The dark cloud is part of the larger, parent nebula known as M17, a vast region of our galaxy with a bright, central star cluster.
"We believe we've managed to observe this dark cloud in a very early phase of star formation before its most massive stars have ignited," said Penn State astronomer Matthew Povich, a postdoctoral fellow and the lead author of a study published recently in The Astrophysical Journal Letters. The new research could shed light on the question of how and when massive stars form.
Though astronomers first discovered the dark cloud in the Sagittarius constellation more than 30 years ago, it took the keenness of the Spitzer telescope's instruments to spot the hidden stellar nursery within. Spitzer's infrared vision has shown that M17 SWex is among the closest to Earth and also among the Milky Way's busiest star-making factories, with 488 newly forming stars. More than 200 will become blue-white class B stars, larger and hotter than our Sun. "Most of the stars we've detected are relatively bright," said Povich. "So we predict the actual number of stars forming in M17 SWex is over 10,000, since the fainter stars cannot be detected with the current observations."
Conspicuously absent from M17 SWex are the bluest, hottest, and biggest of new stars -- the class O stars. Though relatively rare in the cosmos, O stars are what light up neighboring regions within the colossal M17 nebula.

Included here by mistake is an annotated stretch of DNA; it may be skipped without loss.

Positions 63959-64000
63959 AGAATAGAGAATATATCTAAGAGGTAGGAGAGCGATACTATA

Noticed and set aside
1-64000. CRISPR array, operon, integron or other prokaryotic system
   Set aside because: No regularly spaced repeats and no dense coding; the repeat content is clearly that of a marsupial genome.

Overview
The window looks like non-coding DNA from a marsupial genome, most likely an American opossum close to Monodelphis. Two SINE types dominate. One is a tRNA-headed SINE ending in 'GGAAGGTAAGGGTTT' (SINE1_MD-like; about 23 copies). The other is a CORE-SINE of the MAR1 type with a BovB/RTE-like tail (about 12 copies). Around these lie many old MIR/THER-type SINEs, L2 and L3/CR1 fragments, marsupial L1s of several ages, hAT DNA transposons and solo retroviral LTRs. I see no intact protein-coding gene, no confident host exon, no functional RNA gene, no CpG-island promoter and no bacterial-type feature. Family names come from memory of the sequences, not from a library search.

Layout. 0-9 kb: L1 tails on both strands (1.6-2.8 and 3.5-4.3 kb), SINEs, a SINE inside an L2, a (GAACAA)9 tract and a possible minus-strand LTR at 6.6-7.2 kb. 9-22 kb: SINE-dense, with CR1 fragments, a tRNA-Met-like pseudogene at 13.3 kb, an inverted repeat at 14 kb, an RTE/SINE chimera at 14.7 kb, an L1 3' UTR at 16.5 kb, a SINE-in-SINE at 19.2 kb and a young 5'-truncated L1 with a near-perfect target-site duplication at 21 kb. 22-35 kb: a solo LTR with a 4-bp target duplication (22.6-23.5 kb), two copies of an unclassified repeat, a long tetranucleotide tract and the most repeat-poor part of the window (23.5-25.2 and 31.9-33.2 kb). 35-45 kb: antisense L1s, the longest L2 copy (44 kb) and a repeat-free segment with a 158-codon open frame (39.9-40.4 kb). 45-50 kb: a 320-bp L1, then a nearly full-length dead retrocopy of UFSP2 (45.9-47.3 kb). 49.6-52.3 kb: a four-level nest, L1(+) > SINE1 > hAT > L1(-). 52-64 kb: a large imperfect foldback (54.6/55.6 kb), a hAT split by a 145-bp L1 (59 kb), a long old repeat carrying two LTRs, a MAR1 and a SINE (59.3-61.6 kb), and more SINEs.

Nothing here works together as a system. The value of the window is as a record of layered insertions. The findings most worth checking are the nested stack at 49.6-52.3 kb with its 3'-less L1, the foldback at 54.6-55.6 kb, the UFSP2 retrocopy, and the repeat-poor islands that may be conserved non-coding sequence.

One possible answer to this riddle is that developing O stars -- wild, windy, and spewing radiation -- rapidly destroy their dusty envelopes, which Spitzer otherwise would sniff out. But a more likely explanation is that such gigantic stars form later, perhaps needing an extra "nudge" into existence. A shock wave from a burst of star births in the region could set off a chain of massive star formation -- a cosmic "domino effect." In support of this idea, Povich and his colleagues point to a giant "bubble" blown by blue O stars aged some two to five million years in the far left of the Spitzer image. Part of this great smoke ring appears to shape the left, curving border of the M17 nebula, whose interior is lit up by a star cluster about one-million years old. Farther to the right, the shrouded, budding stars in the dark M17 SWex cloud have not yet celebrated their one millionth birthdays -- truly infants in the stellar sense.
The architecture of our galaxy likely plays a role in this chronology. In its orbit around the Milky Way's center, the M17 region is now passing though the Sagittarius spiral arm, one of the giant bands of stars and gas pinwheeling out from our galaxy's hub. The greater concentration of gas and dust in the arm is mashing material together in the M17 region, triggering a round of massive star formation that moves through this cloud, causing a chain reaction.
"The time-sequence of star formation proceeds in the same direction that a spiral arm crosses the M17 cloud complex," Povich says. "The M17 region brings to mind images of other spiral galaxies where the leading edges of the arms appear blue, with young O stars, but the trailing edges are still dark, with obscuring dust like in M17 SWex." The time required, for the M17 region to pass through the edge of the Sagittarius spiral arm is about a million years.
Further investigation of the M17 SWex flying dragon and other clouds may reveal whether massive stars need this added oomph of an expanding shock wave to come to luminous life.
"We hope that astronomers will use M17 SWex as a new laboratory for studying the mystery of how massive star formation really happens," says Povich. "Most very young clouds being studied don't have as much going on as this one does."
In addition to Povich, another member of the research team is Barbara Whitney of the Space Science Institute of Boulder, Colorado.
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